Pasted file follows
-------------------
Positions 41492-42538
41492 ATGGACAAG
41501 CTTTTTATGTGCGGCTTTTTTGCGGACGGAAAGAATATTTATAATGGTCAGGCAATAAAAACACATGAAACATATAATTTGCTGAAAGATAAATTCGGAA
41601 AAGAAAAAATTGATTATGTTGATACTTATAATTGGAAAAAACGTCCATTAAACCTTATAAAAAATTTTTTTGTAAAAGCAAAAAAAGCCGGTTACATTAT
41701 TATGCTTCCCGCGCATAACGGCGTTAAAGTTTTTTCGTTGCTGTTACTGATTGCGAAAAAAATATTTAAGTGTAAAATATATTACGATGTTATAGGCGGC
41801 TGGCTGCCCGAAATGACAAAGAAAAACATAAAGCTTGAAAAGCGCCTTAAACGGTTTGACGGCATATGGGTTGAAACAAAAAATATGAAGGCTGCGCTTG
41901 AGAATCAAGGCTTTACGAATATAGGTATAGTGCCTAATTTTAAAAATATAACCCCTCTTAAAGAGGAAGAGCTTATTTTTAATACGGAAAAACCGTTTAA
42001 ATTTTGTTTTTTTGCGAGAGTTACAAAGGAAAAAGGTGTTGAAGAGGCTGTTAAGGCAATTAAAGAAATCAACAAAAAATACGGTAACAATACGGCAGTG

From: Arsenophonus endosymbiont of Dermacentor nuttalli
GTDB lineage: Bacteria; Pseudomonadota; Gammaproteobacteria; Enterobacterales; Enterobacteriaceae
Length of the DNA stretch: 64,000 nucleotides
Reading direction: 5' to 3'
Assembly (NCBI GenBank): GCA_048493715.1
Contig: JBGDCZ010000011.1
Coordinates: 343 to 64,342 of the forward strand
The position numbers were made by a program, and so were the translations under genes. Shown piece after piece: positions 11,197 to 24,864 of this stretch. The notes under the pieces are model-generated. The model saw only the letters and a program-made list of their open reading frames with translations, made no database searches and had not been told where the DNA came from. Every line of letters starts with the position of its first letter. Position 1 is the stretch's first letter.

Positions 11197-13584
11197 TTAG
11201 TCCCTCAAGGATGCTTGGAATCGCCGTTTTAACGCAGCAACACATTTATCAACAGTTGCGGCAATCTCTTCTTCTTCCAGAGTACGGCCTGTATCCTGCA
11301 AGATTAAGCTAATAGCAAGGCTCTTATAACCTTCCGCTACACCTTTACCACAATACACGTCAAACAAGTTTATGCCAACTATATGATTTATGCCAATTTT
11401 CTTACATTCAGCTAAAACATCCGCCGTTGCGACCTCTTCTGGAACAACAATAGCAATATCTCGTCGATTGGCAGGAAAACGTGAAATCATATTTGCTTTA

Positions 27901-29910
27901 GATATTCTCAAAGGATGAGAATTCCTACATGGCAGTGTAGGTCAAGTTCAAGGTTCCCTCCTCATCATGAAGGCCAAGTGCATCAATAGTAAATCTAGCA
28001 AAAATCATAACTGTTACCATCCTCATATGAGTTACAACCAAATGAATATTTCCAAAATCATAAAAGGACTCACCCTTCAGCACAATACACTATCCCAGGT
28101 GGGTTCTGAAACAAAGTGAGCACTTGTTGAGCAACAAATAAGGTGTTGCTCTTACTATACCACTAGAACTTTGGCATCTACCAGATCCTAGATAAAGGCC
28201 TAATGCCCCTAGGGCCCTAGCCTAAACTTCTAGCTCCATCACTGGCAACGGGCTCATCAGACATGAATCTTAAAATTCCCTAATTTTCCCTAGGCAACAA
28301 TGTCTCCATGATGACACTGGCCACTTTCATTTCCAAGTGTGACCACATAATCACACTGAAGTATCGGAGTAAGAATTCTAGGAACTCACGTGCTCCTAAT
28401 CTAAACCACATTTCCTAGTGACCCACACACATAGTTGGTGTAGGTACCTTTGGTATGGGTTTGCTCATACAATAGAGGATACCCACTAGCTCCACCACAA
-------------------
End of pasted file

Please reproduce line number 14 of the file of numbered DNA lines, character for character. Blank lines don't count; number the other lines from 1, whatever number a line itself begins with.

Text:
Contig: JBGDCZ010000011.1